Are Canada’s big oil pipeline projects needed?

Author: Stefan Baumgarten


Pipeline construction in Alberta
A former government official pushes private investment for three lines tied to Alberta's oil sands, while others champion climate promises. (Global Warming Images/REX/Shutterstock)

TORONTO (ICIS)--Canadian experts disagreed this week over the need for additional pipeline capacities to transport growing production from the oil sands in Alberta province to markets.

Joe Oliver, a former finance minister, argued that three planned pipeline projects Energy East, Northern Gateway, and Trans Mountain are the best way to drive the country’s GDP growth going forward, and to get a better price for Canada’s oil.

But officials at an Alberta-based research institute counter that new pipelines are not needed as massive oil sands expansions are not compatible with Canada’s climate ambitions. Parkland Institute notes that Canada pledged in last December's conference in Paris to reduce its greenhouse gas emissions to 30% below 2005 levels by 2030.

However, Oliver argues that the new pipelines would open up new export markets and reduce Canada’s dependence on the US as the largest market for its oil.

Canada’s economy is losing billions of dollars because of the unfavourable oil price differential for Canadian crude on the US domestic market vis-à-vis world market prices. The pipelines would help export Canada’s oil, at better prices, elsewhere, he said.

"As long as the US is the only export market for Canadian oil, this sector is dependent on a market that is itself producing more and more oil," Oliver said in a research paper.Joe Oliver, House of Commons on Parliament Hill, Ottawa, Canada - 12 May 2014 (Canadian Press/REX/Shutterstock)

Oliver, a former federal finance and natural resources minister under a conservative government that was ousted last year, is now senior fellow at Montreal-based L'Institut économique de Montréal (IEDM). His paper was co-authored by the economic institute's research director.

Importantly, the oil pipeline projects, totaling an estimated Canadian dollar (C$) $34bn ($27bn), are private investments, Oliver said.

As such, their impact would be much more meaningful in stimulating the economy than the public investments financed by deficits that the incumbent Liberal government under Prime Minister Justin Trudeau is proposing, Oliver said. For the current fiscal year alone, Canada’s projected budget deficit is almost C$30bn.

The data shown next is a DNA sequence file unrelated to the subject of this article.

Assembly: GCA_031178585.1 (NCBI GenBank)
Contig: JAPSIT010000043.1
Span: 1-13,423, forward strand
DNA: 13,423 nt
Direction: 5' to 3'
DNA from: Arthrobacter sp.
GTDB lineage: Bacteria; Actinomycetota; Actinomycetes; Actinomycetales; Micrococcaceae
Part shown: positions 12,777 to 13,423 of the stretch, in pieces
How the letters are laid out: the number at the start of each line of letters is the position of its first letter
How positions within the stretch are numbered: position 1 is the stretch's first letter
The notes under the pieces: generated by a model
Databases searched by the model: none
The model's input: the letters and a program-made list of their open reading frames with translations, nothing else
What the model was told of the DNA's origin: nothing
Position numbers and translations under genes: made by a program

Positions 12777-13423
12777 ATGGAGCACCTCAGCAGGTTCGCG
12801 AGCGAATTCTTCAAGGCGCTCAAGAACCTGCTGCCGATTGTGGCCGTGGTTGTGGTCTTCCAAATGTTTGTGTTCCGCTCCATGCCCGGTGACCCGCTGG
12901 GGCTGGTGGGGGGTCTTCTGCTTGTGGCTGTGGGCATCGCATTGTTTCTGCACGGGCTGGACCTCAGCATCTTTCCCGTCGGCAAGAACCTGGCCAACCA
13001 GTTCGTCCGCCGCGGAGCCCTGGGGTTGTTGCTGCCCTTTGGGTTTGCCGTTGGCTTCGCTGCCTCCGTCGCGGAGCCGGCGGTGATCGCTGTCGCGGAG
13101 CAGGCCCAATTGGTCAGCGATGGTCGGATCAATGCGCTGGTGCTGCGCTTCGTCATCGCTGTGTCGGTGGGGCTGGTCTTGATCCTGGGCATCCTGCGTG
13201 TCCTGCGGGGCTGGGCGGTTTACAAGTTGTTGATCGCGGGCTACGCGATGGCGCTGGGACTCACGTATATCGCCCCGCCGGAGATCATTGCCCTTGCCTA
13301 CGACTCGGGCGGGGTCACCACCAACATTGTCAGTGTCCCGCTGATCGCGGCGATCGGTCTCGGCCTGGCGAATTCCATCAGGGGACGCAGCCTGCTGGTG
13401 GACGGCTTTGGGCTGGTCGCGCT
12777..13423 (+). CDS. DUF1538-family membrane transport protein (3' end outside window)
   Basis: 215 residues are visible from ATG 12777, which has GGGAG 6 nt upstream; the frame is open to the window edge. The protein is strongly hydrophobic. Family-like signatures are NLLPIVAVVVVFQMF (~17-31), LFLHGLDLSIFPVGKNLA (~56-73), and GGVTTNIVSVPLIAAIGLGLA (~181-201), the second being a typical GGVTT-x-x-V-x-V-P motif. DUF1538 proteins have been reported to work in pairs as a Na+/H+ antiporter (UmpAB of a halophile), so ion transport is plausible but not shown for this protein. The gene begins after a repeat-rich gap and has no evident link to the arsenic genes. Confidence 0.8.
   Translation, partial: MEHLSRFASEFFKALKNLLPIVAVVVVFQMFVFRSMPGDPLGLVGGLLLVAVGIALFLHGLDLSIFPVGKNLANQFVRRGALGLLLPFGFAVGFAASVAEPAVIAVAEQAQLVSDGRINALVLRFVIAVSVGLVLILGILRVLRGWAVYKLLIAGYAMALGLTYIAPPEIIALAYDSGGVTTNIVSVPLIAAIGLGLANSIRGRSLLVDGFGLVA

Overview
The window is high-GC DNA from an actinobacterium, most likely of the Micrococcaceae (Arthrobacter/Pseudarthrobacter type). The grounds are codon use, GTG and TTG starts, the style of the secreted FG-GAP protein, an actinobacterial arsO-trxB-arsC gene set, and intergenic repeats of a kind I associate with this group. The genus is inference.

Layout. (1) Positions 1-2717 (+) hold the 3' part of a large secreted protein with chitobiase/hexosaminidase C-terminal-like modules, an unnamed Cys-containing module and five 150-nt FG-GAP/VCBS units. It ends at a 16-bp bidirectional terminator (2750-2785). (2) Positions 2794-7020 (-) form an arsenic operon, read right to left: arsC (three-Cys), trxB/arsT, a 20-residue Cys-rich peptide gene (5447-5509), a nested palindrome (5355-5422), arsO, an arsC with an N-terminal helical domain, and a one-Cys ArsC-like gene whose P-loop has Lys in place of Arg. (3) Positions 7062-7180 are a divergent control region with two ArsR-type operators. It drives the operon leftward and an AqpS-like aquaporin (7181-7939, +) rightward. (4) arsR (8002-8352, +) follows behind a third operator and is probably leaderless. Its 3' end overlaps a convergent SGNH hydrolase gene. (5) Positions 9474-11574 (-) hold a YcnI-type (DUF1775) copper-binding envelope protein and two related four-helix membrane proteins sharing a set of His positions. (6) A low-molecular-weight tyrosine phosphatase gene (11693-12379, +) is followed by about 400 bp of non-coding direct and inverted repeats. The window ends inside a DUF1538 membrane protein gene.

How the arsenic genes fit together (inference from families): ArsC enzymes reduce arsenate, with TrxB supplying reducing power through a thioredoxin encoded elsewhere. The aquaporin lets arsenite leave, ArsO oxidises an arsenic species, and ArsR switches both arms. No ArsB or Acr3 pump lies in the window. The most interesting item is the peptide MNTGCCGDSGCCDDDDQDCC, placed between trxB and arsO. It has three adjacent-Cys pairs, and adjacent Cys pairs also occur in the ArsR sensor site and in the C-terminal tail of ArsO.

Public investments, Oliver said, are mostly aimed at fulfilling promises of job creation, and their purpose is first and foremost political.

Public infrastructure investment projects regularly run into difficulties, such as cost overruns and delays – at the expense of taxpayers. He added that the economic activity generated by private investment contributes to government tax revenue.

Furthermore, when government competes less with the private sector in the recruitment of workers and the use of capital, private investment takes over, Oliver said. "Indeed, economic research shows that public spending cuts have positive effects on economic growth."

Despite relatively low oil prices and setbacks such as last month’s devastating wildfires in Alberta’s Fort McMurray oil sands region, the province’s oil sands production is projected to grow in coming years. Some studies project output to nearly double.

However, in its own study this week, Parkland Institute argues that Canada could not double oil sands production, along with rising emissions, if it is serious about meeting its climate change commitments.

The institute also disagreed with claims that new pipelines would significantly increase the prices Canada receives for its oil.

Rather, researchers said, Canada’s primary oil export, Western Canada Select (WCS), is a lower quality grade of oil that requires more effort to refine and comes with higher transportation costs than the West Texas Intermediate (WTI) benchmark.

Canadian oil therefore commands a lower price, and this discount will occur regardless of whether the oil is sold in the US or to international markets in Europe or Asia, the institute said.

A group of protesters gathers outside the Northern Gateway hearings in Prince Rupert, B.C. on December 10th 2012 (JONATHAN HAYWARD/REX/Shutterstock)
Protesters gather outside Northern Gateway hearings in Prince Rupert, British Columbia, on 10 December 2012. (JONATHAN HAYWARD/REX/Shutterstock)

All three pipeline projects have run into opposition from environmental and other groups.

However, Canada’s federal energy regulator last month approved Kinder Morgan’s proposed massive expansion of its Trans Mountain pipeline in western Canada subject to 157 conditions.

Capacity of the Trans Mountain pipeline from Edmonton in Alberta to an export terminal in Burnaby, near Vancouver, would be nearly tripled to 890,000 bbl/day.

Meanwhile, Energy East would ship oil from Alberta to markets in eastern Canada and to an export terminal in New Brunswick province, and Northern Gateway would run from Alberta to an export terminal in northern British Columbia.

There are also plans for a big natural gas pipeline project from the Mackenzie Delta in Canada’s Northwest Territories to Alberta. However, that project is not likely to be realised in the near term, given the market outlook for natural gas in North America.

($1 = C$1.27)

INSET IMAGE: Joe Oliver, House of Commons on Parliament Hill, Ottawa, Canada - 12 May 2014 (Canadian Press/REX/Shutterstock)